The structure of the Watercube by PTW and Arup was designed using an algorithm to determine structural steel member sizes.

A simulation is just another kind of algorithm. Rather than just using simulations to test current design proposals, the simulation algorithims can be part of the design software and the design options can be based upon the outcomes of the simulations.  This bandstand by UK architects Flanagan Lawrence was designed using Dynamo and an acoustic simulation algorithm called acoustamo.

Algorithms can be used to optimise an existing design. At the Barclays Centre by ShoP – detailed design of the steel panels was undertaken using CATIA to generate options which allowed a reduction from 230,000 sqm of steel to 150,000sqm. No two of the 12,000 panels are the same.

This exhibition hall building was designed by the University of Stuttgart’s Institute for computational design.

The question – How can you create a resilient timber structure with as little material as possible? This is a simple example of applying one rule to a simple building type. Using an algorithm inspired by a sand dollar one of natures most efficient structures, this building was designed by computer. The human input to the design is the initial idea and the design of the algorithms. (Read more)
As a side note, it was built by robots too.

What about more complexity? The complexity of trees growing in nature? There is actually already an algorithm for that.  The programming to create suburban housing exists too (its initial use is for generating realistic houses for 3d gaming environments). Using rules based criteria such as number of rooms, adjacencies and architectural style, a suburb of varied housing can be produced.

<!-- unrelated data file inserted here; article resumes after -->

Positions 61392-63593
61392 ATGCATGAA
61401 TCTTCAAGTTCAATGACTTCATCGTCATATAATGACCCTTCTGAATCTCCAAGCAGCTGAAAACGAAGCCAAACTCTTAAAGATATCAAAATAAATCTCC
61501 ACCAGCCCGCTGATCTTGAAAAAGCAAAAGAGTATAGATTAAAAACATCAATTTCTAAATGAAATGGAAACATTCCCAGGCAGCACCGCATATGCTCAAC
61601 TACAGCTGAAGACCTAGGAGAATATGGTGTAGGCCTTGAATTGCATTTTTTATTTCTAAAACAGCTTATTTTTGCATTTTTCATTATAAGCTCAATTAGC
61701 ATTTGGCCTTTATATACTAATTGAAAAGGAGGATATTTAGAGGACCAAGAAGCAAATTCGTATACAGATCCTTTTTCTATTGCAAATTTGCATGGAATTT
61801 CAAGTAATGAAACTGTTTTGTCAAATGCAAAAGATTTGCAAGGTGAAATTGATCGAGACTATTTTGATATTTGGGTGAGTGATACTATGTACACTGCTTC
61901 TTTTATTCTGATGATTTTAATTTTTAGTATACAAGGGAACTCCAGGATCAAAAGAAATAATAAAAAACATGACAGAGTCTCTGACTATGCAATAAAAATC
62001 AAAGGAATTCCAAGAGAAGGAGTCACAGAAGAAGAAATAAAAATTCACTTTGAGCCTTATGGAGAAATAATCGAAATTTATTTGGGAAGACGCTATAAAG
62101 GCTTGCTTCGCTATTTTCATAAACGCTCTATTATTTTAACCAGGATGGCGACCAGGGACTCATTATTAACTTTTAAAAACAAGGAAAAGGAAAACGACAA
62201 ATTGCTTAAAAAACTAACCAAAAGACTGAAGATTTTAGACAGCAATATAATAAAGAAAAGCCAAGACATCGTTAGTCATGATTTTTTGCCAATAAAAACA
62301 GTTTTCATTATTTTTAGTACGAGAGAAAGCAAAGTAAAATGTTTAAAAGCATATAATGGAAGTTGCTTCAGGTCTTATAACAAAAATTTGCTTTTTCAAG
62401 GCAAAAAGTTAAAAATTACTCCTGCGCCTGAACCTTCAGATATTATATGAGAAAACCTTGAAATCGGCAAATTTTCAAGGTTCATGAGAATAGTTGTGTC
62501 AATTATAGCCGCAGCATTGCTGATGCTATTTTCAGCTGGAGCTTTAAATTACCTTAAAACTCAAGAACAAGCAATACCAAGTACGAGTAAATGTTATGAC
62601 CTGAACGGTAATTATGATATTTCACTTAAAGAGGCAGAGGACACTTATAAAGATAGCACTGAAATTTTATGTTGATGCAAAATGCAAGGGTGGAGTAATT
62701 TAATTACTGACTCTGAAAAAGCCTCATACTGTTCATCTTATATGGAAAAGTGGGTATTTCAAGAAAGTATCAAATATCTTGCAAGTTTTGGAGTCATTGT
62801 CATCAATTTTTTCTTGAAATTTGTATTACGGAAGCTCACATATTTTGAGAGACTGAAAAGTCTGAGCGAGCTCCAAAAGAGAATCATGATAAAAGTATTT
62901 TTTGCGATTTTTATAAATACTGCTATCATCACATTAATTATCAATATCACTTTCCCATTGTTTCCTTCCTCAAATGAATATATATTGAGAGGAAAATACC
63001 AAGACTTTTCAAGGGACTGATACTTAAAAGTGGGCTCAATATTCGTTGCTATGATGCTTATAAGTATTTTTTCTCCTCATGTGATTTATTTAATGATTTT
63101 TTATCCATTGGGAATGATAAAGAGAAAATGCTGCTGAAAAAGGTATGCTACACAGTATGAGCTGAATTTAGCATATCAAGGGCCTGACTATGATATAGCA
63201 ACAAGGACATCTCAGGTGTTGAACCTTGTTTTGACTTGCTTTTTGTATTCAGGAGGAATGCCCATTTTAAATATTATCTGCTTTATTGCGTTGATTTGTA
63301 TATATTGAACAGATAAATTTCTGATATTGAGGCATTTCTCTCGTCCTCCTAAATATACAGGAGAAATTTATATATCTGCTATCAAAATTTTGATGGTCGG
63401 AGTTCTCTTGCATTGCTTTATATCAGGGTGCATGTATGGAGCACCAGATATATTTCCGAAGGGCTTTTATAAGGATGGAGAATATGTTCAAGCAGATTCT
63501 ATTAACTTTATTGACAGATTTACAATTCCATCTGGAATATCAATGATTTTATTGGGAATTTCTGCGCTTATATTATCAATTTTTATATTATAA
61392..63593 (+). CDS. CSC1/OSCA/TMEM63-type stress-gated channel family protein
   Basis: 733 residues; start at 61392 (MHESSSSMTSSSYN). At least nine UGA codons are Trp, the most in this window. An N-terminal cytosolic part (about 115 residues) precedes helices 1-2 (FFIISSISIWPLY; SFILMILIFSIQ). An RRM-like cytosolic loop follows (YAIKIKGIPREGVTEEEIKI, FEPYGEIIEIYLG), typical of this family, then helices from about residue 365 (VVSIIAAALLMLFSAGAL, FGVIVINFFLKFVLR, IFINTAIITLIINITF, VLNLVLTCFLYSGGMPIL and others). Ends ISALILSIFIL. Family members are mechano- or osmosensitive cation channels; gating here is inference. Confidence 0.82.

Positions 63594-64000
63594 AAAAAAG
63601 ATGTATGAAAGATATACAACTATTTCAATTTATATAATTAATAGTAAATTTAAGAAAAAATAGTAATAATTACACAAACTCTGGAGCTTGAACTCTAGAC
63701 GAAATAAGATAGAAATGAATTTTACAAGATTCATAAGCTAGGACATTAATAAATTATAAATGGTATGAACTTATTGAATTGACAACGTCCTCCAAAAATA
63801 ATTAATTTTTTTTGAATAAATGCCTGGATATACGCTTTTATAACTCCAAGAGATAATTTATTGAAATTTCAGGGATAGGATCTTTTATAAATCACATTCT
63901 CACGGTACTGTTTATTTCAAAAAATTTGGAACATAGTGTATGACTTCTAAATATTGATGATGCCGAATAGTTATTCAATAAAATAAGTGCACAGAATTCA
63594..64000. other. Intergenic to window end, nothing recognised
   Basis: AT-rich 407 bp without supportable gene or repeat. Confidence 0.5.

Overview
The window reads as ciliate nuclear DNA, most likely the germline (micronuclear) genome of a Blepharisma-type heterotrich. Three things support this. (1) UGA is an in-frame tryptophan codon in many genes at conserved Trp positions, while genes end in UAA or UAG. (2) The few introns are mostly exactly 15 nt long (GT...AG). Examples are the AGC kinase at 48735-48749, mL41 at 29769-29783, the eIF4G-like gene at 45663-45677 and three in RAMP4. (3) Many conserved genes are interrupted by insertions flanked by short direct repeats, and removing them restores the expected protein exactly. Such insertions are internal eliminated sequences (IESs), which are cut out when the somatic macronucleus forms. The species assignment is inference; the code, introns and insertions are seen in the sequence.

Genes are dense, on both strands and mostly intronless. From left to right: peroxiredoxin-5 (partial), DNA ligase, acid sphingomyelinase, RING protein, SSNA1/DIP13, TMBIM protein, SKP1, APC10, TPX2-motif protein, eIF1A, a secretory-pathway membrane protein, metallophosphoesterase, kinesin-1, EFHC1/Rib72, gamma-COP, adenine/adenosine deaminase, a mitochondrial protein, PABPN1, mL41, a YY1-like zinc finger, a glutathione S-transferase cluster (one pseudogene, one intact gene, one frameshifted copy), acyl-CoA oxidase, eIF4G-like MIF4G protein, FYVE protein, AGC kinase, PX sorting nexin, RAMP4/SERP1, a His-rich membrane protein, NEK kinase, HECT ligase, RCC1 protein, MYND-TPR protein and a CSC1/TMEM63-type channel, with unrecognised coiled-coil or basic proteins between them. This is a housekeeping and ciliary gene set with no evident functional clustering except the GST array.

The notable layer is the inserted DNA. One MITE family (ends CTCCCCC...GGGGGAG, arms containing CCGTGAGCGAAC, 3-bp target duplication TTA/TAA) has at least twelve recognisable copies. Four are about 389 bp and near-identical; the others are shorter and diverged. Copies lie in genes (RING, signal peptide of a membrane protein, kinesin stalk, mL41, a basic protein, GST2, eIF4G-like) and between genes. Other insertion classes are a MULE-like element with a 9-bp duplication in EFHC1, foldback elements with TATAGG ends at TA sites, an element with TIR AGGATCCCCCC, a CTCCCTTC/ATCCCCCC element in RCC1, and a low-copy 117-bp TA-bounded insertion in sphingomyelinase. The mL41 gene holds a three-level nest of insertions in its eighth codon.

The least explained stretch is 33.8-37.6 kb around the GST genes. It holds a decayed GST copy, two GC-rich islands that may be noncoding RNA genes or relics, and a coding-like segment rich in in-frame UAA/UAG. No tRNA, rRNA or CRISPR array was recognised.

With big data the questions and the building programs can get more complex. And these kinds of design tools are not as far away as you might think.  Autodesk has a lab project in development called Dreamcatcher. “Dreamcatcher is a goal-directed design system that enables designers to input specific design objectives, including functional requirements, material type, manufacturability, performance criteria, and cost restrictions. The infinite computing power of the cloud then takes over.” The publicity for Autodesk’s Project Dreamcatcher suggests it is for industrial design – the same could potential apply to create rules based design solutions for buildings.

Autodesk are not the only company investing in this technology. Google has setup a spinoff called Flux to explore how data will shape our future. Right now Flux software and much of the media is focused on the metro scale data analysis but the future of Flux is about buildings.

Flux asks “What would happen if we stopped designing individual buildings and started designing building seeds” It is based upon the idea that the data will form seeds.

The information would include the codes, standards, weather conditions, occupant data, building product data and other information available about a building, its site, its occupants and client requirements as well as industry data such as materials, systems and construction methods and costs.

Just as each seed grows up to be a different tree, the building data seeds will grow to be different buildings depending upon the site and its constraints, the client requirements and other project specific inputs.
This kind of design will have a significant impact upon the way our industry operates.  (See post by Randy Deutsch)

This is a clip from a talk by Jen Carlilse co-founder of Flux. (Embeded in slide share or at youtube)

We probably all agree that the building examples in the Flux video are somewhat lacking in the architectural beauty department.  If nature could be an algorithm – could beauty also be an algorithm? Is there the possibility that in the future we could use data analysis to design beauty into our buildings, to use data to design buildings like the Sydney Opera House?